It’s pothole time again! Especially here in Montreal. Yesterday on CJAD I heard them talking about what will happen when the ice thaws. Potholes galore! What’s your experience of potholes in your area? I remember when Neil and I were bicycling along the Lachine canal, Neil’s bike hit an invisible pothole and he ended up breaking an ankle. It didn’t stop us biking but it did slow us down for a few days.
I first set foot in Ireland when my husband, Neil, was asked to write the biography of John Main, a Benedictine monk, one of the most colourful and memorable people we had ever met.
Working on that book, In The Stillness Dancing, was , I think, one of the happiest times of Neil’s entire life, combining his interest in spirituality and his love of writing.
Douglas Main, as he was christened, had grown up in London where his father was working on the new transatlantic cable. As a young member of the British Foreign Service, he was stationed in Malaya, where he met a Hindu Swami. This man was a statesman, founder of an orphanage for the four great religions of Malaya. He insisted each child keep his or her own religion. After the Japanese war, when he carried food to the exhausted railway workers, he chaired the first inter-faith conference in that part of the world. From him, Douglas learned an ancient tradition of prayer, using a mantra or prayer word.
Much later, as a Benedictine headmaster at a school in Washington DC, John Main, as he now was, rediscovered this same form of meditation in the Christian tradition, hidden away in some of the old writings.
In the early 70s Bishop Leonard Crowley of Montreal had asked Father John to create a monastery in the city. A ‘safe space’ for English-speaking Montrealers, at a time of tensions within the province with thousands of English-speaking Quebeckers leaving the province for other parts of Canada.
Neil heard about the new monastery through a friend, and dragged me kicking and screaming to an old house on Vendôme avenue, where we sat on creaky sofas rescued from the Salvation Army. I had never met a monk before and was not sure if I wanted to just now, when I was enjoying the social life of the media world Neil inhabited.
That first evening, when I heard John Main speak, I knew I was hearing the same authenticity I had experienced as a child with my grandmother. Lydia Orford Fleming was the daughter of an anglo-irishman James Orford, who bought two acres of land on Parliament street in what is now known as Cabbagetown in Toronto.
Lydia invited other Canadian families to join her in funding medical services for women in India. She dragged her two protesting youngest daughters, Agnes and Evelyn with her on a long sea-voyage to India, along with her glamorous daughter in law, Helen Hyde Fleming.
Agnes and Dr. Evelyn Fleming on either side of Lydia Orford Fleming; Helen Hyde Fleming (Lloyd Fleming’s wife) in India.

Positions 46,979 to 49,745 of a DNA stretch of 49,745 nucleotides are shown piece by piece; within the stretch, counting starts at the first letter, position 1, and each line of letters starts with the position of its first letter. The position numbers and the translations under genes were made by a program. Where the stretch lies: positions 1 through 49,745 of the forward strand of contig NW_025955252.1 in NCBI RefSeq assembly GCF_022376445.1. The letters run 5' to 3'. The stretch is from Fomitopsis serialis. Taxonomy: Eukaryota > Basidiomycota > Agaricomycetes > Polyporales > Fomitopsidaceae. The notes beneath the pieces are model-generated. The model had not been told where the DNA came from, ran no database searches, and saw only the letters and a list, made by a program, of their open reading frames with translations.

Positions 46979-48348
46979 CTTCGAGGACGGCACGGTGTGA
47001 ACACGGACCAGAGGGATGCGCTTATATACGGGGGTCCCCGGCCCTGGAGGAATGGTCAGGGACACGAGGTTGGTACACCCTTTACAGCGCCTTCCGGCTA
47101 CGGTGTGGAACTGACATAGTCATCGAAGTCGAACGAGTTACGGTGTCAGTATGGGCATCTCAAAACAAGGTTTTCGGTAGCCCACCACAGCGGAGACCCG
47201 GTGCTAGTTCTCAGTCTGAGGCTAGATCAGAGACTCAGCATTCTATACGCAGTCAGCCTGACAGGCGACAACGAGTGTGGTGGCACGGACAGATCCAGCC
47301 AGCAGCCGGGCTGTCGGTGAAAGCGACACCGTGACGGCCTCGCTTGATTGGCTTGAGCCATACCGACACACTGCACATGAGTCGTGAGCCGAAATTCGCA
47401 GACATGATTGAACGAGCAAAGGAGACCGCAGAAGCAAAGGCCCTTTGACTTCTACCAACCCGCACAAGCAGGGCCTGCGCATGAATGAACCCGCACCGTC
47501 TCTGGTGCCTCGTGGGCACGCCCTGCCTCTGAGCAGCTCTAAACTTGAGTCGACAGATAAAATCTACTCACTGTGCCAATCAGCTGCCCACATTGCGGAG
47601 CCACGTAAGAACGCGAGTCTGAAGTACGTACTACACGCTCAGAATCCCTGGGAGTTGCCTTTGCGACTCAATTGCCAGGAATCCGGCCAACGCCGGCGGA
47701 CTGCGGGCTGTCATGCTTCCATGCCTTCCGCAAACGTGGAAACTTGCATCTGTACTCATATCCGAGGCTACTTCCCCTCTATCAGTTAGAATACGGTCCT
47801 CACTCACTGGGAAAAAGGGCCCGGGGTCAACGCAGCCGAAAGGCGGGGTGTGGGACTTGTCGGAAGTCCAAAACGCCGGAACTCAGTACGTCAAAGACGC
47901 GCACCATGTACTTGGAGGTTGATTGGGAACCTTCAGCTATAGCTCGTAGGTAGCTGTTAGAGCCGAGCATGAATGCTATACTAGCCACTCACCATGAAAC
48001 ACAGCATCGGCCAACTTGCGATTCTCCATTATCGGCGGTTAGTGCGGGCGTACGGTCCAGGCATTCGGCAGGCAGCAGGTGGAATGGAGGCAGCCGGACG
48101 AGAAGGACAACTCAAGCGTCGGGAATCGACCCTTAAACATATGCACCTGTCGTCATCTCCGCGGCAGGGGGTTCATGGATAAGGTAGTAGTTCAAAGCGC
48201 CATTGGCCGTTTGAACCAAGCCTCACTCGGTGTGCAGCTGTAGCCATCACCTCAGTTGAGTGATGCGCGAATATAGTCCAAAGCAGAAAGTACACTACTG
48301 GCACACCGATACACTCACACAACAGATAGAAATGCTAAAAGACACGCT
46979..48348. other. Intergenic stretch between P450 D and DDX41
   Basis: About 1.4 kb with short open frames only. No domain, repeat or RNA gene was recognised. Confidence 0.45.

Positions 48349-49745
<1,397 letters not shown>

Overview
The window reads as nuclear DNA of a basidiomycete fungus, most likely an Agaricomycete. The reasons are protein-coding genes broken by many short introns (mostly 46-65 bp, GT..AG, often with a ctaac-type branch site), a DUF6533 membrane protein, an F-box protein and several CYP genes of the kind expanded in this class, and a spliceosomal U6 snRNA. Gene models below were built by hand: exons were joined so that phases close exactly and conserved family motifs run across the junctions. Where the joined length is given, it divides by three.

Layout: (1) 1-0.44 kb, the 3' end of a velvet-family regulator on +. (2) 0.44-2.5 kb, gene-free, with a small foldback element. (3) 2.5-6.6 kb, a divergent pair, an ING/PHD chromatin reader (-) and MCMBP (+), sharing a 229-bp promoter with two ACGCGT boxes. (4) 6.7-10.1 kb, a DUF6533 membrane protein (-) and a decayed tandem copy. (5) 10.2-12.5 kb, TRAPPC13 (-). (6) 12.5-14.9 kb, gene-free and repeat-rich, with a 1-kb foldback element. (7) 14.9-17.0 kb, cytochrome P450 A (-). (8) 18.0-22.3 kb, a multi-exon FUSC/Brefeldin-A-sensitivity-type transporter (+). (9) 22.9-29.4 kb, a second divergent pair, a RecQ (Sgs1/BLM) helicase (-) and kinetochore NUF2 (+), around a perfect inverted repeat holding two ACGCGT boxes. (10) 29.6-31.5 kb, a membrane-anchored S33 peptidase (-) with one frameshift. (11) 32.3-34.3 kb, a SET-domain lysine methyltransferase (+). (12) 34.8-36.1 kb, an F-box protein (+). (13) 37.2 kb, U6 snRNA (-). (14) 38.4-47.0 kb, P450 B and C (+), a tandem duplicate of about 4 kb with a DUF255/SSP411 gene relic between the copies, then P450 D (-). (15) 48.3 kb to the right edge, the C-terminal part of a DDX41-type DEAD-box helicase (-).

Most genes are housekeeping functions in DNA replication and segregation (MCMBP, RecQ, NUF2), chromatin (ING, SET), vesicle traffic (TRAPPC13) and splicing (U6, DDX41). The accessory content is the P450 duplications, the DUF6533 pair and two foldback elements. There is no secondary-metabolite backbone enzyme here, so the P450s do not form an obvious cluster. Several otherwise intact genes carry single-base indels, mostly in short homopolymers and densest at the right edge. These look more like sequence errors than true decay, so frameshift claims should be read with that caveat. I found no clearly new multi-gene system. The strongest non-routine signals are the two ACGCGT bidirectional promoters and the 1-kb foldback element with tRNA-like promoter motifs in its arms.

Aunt Evelyn is clearly scowling: this was not my idea, you can see her thinking. She had been enjoying a glamorous social life in London, England, as a young surgeon, graduate of Edinburgh University. She had been received at court with three feathers in her hair and a long lace train, on the arm of a handsome Middle east diplomat, whose name was Jamal. The hot clime of India triggered a painful attack of her Rheumatoid arthritis.
Then one day in London, England, she was walking down Hyde Park from her beloved Dorchester Hotel when a warm feeling like ten valiums came over her and she knew she was going back to India as a doctor. She consulted a specialist in California, went on a diet, cutting her sugar intake by half and returned to India for 25 years, with occasional furloughs home.
In India, aunt Ev trained a whole staff of Indian nurses. I grew up with a radiant photo of Aunt Ev, a young nurse in her sari and a beaming 10 year old girl standing between them on crutches, with one leg cut off at the knee. She had been left for dead by her distraught family as had a little boy, whom Aunt Ev had found by the roadside – an unrecognisable bundle.
Aunt Ev was one of the first woman to graduate in Medicine in Canada. In India she studied eye medicine under Sir Henry Holland, sewed up a man attacked by a tiger, and drove fearlessly in the Himalayas to find survivors after an earthquake.
A few minutes of heroism brought this taxi driver three years of grief
The morning of Wednesday, February 21, 1973, was cold and clear in Montreal. Shortly before 9:30, taxi driver Marcel Belisle, 36, was cruising down St. Urbain Street, keeping a sharp eye out for customers.
At the corner of Duluth Avenue, he noticed a tractor-trailer moving alongside of him. Paying no attention, he drove as far as St. Cuthbert Street, only to find the huge vehicle abreast of him again, this time blocking his view on the left. He glanced up at its cab — and couldn’t believe his eyes. There was no driver!
Belisle sped ahead of the phantom truck, stopped his car in the middle of the road, and leaped behind the wheel of the enormous vehicle as it passed.
To his horror, Belisle discovered that he couldn’t stop the truck. The air brakes wouldn’t work, neither would the emergency brake. Frantically he tried to switch the gears into neutral; they were stuck in drive. He turned off the ignition. But the huge truck, 48 tons with its load of 31 crates of mirrors, continued to lumber down the gently sloping street.
Suddenly the slope was steeper; now Belisle was rolling along between 40 and 50 miles an hour. Desperately he swung the vehicle as hard as he could onto a rapidly emptying patch of sidewalk beside Hotel-Dieu Hospital, scraping the thick stone wall of the ancient building.